# What is the limit of a sequence defined recursively as $x_1=2$, $x_{n+1}=1/(3-x_n)$ with $n \in \mathbb{N}$, and how do I prove it exists?

This is an exercise I've found online.

Find the limit of a sequence defined recursively as $x_1=2$, $x_{n+1}=\dfrac{1}{3-x_n}$ with $n\in \mathbb{N}$. Show that the limit exists before attempting to find it.

So far, I have shown that $\{x_{n}\}$ is bounded below by $0$ and above by $2$ since $\frac{1}{3-x_n}>0$ and $\frac{1}{3-x_n}\le 2$ for all $n$.

I'm stuck here because I'm not sure what to show next, and I don't know precisely how to show the limit exists.

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Show that $(x_n)$ is a decreasing sequence and then appeal to the fact that a bounded monotone sequence is convergent. – David Mitra Jan 25 '13 at 18:06

At first, you can show that $x_1>x_2$ easily.

If $x_{n-1}>a_n$ holds (and $0\le x_n \le 2$ for all $n$), we get \begin{align} x_{n-1}>x_n & \Longrightarrow & -x_{n-1}<-x_n \\ & \Longrightarrow & 3-x_{n-1}<3-x_n \\ & \Longrightarrow & \frac{1}{3-x_{n-1}}>\frac{1}{3-x_n} \\ & \Longrightarrow & x_n > x_{n+1}\\ \end{align}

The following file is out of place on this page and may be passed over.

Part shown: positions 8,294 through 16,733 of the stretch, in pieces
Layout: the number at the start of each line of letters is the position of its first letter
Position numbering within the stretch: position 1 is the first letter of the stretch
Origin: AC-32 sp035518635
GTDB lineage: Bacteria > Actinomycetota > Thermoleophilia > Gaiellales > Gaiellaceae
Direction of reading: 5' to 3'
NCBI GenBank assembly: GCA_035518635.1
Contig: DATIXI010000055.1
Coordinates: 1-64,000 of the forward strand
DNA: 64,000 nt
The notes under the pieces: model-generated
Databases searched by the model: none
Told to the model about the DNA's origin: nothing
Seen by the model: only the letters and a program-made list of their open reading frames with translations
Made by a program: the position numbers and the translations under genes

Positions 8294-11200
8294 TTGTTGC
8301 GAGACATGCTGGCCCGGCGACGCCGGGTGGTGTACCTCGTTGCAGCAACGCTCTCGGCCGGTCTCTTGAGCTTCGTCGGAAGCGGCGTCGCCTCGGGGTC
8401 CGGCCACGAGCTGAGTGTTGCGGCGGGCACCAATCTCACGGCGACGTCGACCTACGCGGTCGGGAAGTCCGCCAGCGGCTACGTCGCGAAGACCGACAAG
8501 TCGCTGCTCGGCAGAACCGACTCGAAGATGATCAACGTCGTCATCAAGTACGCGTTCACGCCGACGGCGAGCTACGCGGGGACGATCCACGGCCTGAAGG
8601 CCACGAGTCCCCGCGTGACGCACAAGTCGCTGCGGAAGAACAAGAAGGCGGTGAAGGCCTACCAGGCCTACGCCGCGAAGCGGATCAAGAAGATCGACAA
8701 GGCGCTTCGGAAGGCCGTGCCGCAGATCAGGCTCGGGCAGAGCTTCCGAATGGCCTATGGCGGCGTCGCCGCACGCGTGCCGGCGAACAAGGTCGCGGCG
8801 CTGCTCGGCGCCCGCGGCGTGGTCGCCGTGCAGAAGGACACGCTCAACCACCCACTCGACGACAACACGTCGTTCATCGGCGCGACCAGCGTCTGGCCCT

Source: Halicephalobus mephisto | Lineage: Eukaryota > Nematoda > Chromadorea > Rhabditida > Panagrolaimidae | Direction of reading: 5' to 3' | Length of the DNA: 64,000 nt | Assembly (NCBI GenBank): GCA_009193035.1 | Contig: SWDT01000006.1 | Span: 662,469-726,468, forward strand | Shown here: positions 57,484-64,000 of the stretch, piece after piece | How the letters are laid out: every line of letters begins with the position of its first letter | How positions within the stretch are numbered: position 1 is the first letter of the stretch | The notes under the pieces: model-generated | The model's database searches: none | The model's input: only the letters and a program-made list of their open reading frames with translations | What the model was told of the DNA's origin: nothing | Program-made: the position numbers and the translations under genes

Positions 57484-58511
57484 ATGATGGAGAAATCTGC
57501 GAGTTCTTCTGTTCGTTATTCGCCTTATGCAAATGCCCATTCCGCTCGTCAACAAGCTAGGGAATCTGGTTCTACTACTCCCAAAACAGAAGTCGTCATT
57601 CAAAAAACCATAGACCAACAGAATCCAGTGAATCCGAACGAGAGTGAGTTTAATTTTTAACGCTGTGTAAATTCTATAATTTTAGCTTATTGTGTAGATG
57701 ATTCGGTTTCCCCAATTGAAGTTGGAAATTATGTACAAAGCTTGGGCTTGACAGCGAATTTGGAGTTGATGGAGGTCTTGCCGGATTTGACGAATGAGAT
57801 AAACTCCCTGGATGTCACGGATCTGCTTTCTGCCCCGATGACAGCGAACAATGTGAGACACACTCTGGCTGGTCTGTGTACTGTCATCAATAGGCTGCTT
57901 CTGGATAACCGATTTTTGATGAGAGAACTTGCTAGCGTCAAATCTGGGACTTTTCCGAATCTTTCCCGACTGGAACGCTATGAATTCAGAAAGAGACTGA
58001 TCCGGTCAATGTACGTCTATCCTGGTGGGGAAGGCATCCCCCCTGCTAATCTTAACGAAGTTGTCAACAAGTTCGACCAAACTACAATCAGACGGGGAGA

so $x_n>x_{n+1}$. So this sequence convergent, by monotone convergence theorem.

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Is this an inductive proof that $x_{n}>x_{n+1}$? – 000 Jan 25 '13 at 18:13
@Limitless Oh, it is my mistake. – Hanul Jeon Jan 25 '13 at 18:17
In the last line, how do you arrive at $x_n>x_{n+1}$? Isn't $\dfrac{1}{3-x_{n-1}}=x_{n}$? By definition, if $x_{n+1}=\dfrac{1}{3-x_{n}}$, then a substitution of $x=x'-1$ shows us that $x_{n}=\dfrac{1}{3-x_{n-1}}$. – 000 Jan 25 '13 at 18:26
@DavidMitra I do not follow his or her progression from line 3 to line 4. Is it correct? If so, why? – 000 Jan 25 '13 at 18:30
@Limitless Line 3 had a typo. It is now correct. – David Mitra Jan 25 '13 at 18:31

For limit solve the equation $$l=\frac{1}{3-l} \implies l^2-3l+1=0$$ You get $l=\frac{3+\sqrt 5}{2},\frac{3-\sqrt 5}{2}$. Your limit will be $\frac{3-\sqrt 5}{2}$ since $\frac{3 +\sqrt 5}{2} >2$.

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If a limit $L$ exists, it must satisfy $$x_{n+1} = \frac{1}{3-x_n} \Rightarrow L = \frac{1}{3-L} \Rightarrow L^2-3L+1=0$$

So that candidates for the limit are $\frac{3\pm \sqrt{5}}{2}$. Since you've proven the series is bounded above by 2, only one of these is possible.

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